The project puts a high priority on backwards compatibility and aims to document any incompatible changes and provide tools and documentation to help users transition to new features.

Even during 0.x development the project has strived for backwards compatibility between releases, see for instance this japicmp report and the use of @Deprecated.

(Note that the first 1.0 release is likely to remove those deprecated methods/classes from the 0.x series)


The project strives to respond to documented bug reports in a timely manner.

Jira is used both for feature suggestions and bug reports.



The project has a well-known homepage that points to all the information required to operate according to this maturity model.

Home page is

The pre-ASF website redirects to the above.

NOTE: As the project is proposing to graduate to Apache Commons PMC, the URL will change (with HTTP redirection) to


The community welcomes contributions from anyone who acts in good faith and in a respectful manner and adds value to the project.

Commons RDF welcome contributions through mailing list and pull requests.


Contributions include not only source code, but also documentation, constructive bug reports, constructive discussions, marketing and generally anything that adds value to the project.

Commons RDF recognize all contributions, in particular new features from committers are raised as pull requests and discussed on dev@commonsrdf.

NOTE: As the project is proposing to graduate to Apache Commons, the mailing list will change to dev@commons using the subject tag [RDF].

Commons RDF also recognize non-code contributions, for instance this review meant Adam Soraka was listed as a reviewer


The community is meritocratic and over time aims to give more rights and responsibilities to contributors who add value to the project.

Commons RDF recognizes contributors, but has not elected any new committers during incubation.

Most of the people involved with Apache Commons are already ASF committers; note that any ASF committer have write-access to Apache Commons code which Commons RDF will honour after graduation.


The way in which contributors can be granted more rights such as commit access or decision power is clearly documented and is the same for all contributors.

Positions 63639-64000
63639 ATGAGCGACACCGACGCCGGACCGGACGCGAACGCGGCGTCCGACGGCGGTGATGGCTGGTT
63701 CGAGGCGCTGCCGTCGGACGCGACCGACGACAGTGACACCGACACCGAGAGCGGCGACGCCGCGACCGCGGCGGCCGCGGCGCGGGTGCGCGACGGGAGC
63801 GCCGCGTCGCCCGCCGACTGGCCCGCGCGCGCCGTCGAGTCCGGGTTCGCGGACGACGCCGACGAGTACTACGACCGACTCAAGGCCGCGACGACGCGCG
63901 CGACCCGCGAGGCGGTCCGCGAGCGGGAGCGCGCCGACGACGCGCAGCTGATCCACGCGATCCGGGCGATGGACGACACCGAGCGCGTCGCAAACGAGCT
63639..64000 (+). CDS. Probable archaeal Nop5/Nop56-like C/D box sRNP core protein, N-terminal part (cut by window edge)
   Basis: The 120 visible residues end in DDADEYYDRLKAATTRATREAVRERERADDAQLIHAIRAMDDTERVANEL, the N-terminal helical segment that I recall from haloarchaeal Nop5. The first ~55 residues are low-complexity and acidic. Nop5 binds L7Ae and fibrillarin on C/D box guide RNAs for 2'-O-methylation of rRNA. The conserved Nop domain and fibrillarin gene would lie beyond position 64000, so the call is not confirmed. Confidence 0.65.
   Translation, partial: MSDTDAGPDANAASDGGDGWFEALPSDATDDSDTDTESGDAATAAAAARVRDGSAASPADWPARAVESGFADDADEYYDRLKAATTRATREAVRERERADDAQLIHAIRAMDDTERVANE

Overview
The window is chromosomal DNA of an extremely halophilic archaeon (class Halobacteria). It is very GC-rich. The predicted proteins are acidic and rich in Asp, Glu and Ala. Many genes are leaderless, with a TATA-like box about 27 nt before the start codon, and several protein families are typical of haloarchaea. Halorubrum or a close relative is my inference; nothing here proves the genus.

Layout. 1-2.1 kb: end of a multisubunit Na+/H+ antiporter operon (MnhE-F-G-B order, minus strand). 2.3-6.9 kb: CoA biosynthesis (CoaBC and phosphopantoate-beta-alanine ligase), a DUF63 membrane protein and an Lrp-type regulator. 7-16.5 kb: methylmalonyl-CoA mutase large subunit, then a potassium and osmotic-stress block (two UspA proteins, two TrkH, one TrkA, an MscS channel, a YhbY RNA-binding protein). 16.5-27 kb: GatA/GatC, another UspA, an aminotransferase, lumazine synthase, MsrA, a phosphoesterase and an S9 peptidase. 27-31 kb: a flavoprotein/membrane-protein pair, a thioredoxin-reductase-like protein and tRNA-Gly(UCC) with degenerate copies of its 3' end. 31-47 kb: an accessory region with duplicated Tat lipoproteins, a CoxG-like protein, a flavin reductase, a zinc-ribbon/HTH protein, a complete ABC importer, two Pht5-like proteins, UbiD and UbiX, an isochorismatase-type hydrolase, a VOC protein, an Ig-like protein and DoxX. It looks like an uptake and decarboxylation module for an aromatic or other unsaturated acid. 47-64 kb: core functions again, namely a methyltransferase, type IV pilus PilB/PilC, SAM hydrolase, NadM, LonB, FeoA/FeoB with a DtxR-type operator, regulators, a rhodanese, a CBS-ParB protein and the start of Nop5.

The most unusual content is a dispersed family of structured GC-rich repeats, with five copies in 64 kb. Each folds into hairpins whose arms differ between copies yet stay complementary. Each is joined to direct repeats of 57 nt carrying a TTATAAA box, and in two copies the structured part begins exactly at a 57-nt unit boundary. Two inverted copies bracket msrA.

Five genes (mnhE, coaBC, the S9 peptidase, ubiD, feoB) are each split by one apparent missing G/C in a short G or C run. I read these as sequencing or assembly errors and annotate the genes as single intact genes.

TODO: This documentation should be covered by Apache Commons PMC, but don't currently have a good page for it beyond Volunteering and Contributing patches.


The community operates based on consensus of its members (see CS10) who have decision power. Dictators, benevolent or not, are not welcome in Apache projects.

As this project was to form an API across existing RDF frameworks, the quest for consensus has actually been a bit too strong in this project, which caused several committers to retire from the project.

It has been agreed to aim for Apache Commons PMC as home, which already operates on strong consensus model.


The project strives to answer user questions in a timely manner.

User engagement is currently done via dev@commonsrdf but will transition to user@commons.

Consensus Building


The project maintains a public list of its contributors who have decision power -- the project's PMC (Project Management Committee) consists of those contributors.

All contributors listed on Team page with their role indicated (e.g. PPMC Member).


Decisions are made by consensus among PMC members and are documented on the project's main communications channel. Community opinions are taken into account but the PMC has the final word if needed.

All decisions are made on dev@commonsrdf without much consideration about who is in PMC or not.

Note that some discussions happen in GitHub pull requests or Jira issues, which are mirrored to the mailing list.


Documented voting rules are used to build consensus when discussion is not sufficient.

This only happened once which caused disagreements.


In Apache projects, vetoes are only valid for code commits and are justified by a technical explanation, as per the Apache voting rules defined in CS30.

No vetoes so far, except soft vetoes during pull request reviews.


All “important” discussions happen asynchronously in written form on the project's main communications channel. Offline, face-to-face or private discussions 11 that affect the project are also documented on that channel.

All discussions are on list, see CS20.



The project is independent from any corporate or organizational influence.

No particular influence has been noted from the corporations who employ the committers, however the project communities Commons RDF is integrating with have obviously had an influence on its development.


Contributors act as themselves as opposed to representatives of a corporation or organization.

Commons RDF contributors have very much acted as themselves.